(Bloomberg) -- The Indian government has asked social media giants Twitter Inc. and Alphabet Inc.’s YouTube to take down videos and tweets about a BBC documentary on 2002 religious riots in Prime Minister Narendra Modi’s home state of Gujarat.  

India’s Ministry of Information & Broadcasting has issued directions for blocking multiple videos hosted on Youtube of the first episode of the documentary, titled as India: The Modi Question, Kanchan Gupta, a former journalist and adviser with the ministry said in Twitter posts Saturday. 

India’s Ministry of External Affairs on Thursday had dismissed the work as “propaganda piece.”

Orders have also been issued to Twitter to block over 50 tweets with links to Youtube videos, Gupta added. Blocking of the content is allowed via “emergency powers” under India’s information technology rules and Youtube and Twitter have have complied with the directions, Gupta said.

Google did not respond to an email seeking comment on whether it had received orders to take down the BBC documentary links, or if it had removed the videos on copyright violation. Twitter also did not respond to email queries.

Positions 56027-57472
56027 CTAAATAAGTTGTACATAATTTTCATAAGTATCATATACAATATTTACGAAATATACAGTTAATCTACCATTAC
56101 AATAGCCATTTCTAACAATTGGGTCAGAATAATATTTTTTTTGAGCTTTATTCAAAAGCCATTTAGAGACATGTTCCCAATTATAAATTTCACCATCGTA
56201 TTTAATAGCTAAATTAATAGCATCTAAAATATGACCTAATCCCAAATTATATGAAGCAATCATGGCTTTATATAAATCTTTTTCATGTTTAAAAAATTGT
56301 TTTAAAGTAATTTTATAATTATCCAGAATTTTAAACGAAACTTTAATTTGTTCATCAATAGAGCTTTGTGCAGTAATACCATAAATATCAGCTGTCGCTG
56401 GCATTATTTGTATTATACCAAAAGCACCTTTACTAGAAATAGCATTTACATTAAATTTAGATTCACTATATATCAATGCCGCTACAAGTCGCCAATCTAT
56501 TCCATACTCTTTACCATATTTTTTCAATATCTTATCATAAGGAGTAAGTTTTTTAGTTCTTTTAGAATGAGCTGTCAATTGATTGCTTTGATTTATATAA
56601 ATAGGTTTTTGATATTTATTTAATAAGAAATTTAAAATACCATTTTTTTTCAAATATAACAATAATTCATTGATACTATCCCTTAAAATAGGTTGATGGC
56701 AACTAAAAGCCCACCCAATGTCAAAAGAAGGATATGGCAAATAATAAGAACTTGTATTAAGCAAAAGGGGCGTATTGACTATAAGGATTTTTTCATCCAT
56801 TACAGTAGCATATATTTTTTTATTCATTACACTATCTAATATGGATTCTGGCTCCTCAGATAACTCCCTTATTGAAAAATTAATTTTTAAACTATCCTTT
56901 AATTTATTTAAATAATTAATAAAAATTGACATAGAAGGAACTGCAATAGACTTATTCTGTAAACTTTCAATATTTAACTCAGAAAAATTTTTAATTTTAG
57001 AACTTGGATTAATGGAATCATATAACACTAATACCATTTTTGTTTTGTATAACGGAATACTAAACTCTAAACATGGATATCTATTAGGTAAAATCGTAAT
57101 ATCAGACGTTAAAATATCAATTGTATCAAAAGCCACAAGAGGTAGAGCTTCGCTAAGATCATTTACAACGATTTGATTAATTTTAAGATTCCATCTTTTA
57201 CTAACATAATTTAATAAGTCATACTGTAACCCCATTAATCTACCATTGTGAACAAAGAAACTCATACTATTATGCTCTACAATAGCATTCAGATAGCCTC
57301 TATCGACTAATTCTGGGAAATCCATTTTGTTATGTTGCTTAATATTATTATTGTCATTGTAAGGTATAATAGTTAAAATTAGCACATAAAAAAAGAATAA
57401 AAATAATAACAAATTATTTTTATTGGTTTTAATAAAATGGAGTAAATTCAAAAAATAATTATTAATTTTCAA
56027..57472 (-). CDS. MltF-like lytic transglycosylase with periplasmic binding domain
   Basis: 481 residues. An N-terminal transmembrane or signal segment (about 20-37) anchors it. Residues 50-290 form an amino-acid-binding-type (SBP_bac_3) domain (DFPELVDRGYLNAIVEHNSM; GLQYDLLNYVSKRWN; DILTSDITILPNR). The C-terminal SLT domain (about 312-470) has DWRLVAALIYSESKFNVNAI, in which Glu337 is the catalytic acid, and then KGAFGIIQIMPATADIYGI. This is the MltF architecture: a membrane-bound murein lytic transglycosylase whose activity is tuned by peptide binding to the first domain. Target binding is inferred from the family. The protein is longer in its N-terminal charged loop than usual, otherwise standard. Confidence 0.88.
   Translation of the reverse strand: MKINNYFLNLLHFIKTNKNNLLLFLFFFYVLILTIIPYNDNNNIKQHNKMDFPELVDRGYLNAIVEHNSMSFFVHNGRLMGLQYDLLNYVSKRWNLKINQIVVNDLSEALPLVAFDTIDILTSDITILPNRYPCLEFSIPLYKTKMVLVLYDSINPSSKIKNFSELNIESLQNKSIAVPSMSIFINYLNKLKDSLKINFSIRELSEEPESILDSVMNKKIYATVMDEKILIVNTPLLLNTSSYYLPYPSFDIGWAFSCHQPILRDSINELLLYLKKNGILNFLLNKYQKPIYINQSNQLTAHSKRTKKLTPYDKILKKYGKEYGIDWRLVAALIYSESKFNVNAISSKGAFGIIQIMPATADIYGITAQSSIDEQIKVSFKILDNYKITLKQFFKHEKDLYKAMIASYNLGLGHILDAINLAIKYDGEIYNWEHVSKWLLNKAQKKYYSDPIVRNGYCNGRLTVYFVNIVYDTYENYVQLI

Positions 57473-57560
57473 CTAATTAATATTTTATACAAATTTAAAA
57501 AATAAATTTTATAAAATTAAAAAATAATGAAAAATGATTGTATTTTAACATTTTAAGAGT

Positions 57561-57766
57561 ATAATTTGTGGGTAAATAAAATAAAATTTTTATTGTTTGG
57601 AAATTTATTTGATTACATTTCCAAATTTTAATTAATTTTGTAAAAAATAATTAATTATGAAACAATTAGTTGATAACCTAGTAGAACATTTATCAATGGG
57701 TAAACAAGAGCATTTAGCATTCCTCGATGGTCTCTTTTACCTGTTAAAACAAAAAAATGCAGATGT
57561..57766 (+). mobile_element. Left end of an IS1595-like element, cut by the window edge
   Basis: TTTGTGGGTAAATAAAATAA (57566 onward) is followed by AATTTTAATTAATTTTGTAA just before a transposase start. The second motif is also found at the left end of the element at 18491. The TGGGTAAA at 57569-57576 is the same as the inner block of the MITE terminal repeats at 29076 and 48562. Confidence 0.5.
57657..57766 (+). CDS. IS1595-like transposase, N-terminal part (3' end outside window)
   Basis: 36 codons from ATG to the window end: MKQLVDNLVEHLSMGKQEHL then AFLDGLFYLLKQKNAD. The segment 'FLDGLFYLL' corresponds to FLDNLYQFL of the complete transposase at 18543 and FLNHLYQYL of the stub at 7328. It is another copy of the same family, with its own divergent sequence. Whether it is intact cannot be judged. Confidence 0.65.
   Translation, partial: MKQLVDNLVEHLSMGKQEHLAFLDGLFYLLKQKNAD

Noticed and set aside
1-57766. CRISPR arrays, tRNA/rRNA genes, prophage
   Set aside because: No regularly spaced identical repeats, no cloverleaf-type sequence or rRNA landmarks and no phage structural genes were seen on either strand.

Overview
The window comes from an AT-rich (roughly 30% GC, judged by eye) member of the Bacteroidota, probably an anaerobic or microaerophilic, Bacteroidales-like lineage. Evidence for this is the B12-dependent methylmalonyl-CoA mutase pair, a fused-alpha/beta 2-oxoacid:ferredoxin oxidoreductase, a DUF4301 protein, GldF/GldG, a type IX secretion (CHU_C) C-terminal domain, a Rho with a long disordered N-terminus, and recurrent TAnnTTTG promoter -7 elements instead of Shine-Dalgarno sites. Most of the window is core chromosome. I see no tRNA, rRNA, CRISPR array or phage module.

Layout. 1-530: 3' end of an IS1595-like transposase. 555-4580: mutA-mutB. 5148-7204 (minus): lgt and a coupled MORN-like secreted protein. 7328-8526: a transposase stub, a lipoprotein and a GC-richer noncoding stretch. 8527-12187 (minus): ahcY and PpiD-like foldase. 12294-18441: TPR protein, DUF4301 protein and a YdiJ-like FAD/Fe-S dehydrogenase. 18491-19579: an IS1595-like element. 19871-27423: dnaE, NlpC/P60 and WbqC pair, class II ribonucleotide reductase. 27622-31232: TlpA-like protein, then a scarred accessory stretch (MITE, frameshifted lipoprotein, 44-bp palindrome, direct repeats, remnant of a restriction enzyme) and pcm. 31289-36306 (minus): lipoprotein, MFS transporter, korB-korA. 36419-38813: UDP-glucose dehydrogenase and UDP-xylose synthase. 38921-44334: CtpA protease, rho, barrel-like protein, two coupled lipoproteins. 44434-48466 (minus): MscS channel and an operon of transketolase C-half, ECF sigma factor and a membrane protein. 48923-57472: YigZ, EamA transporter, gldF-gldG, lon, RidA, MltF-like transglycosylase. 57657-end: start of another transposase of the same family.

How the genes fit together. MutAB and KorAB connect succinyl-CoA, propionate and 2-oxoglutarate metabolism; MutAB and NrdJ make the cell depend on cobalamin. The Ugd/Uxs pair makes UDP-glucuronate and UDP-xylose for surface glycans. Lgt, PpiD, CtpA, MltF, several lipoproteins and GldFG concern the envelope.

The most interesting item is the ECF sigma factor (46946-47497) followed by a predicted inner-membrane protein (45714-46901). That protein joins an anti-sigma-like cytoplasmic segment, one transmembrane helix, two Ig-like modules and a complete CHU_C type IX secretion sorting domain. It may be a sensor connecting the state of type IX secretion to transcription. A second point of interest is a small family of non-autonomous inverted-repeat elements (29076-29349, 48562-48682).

The South Asian nation has seen rising anti-Muslim sentiment as Modi and his Bharatiya Janata Party have pushed ahead with their Hindu nationalist agenda since first coming to power in 2014.

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More than 1,000 people — mostly Muslims — were killed in sectarian violence across the state after a train carrying Hindu pilgrims was burned allegedly by a Muslim mob. Human rights groups blamed Modi for doing little to stop the violence, allegations that were denied by him and later dismissed by India’s Supreme Court.

The BBC has restricted broadcast of the documentary in India, posting the film on social media would be “a violation of Intellectual Property Rights,” Arindam Bagchi, a spokesman for India’s Ministry of External Affairs, told reporters at a routine briefing in New Delhi Thursday.

--With assistance from Sankalp Phartiyal and Bibhudatta Pradhan.

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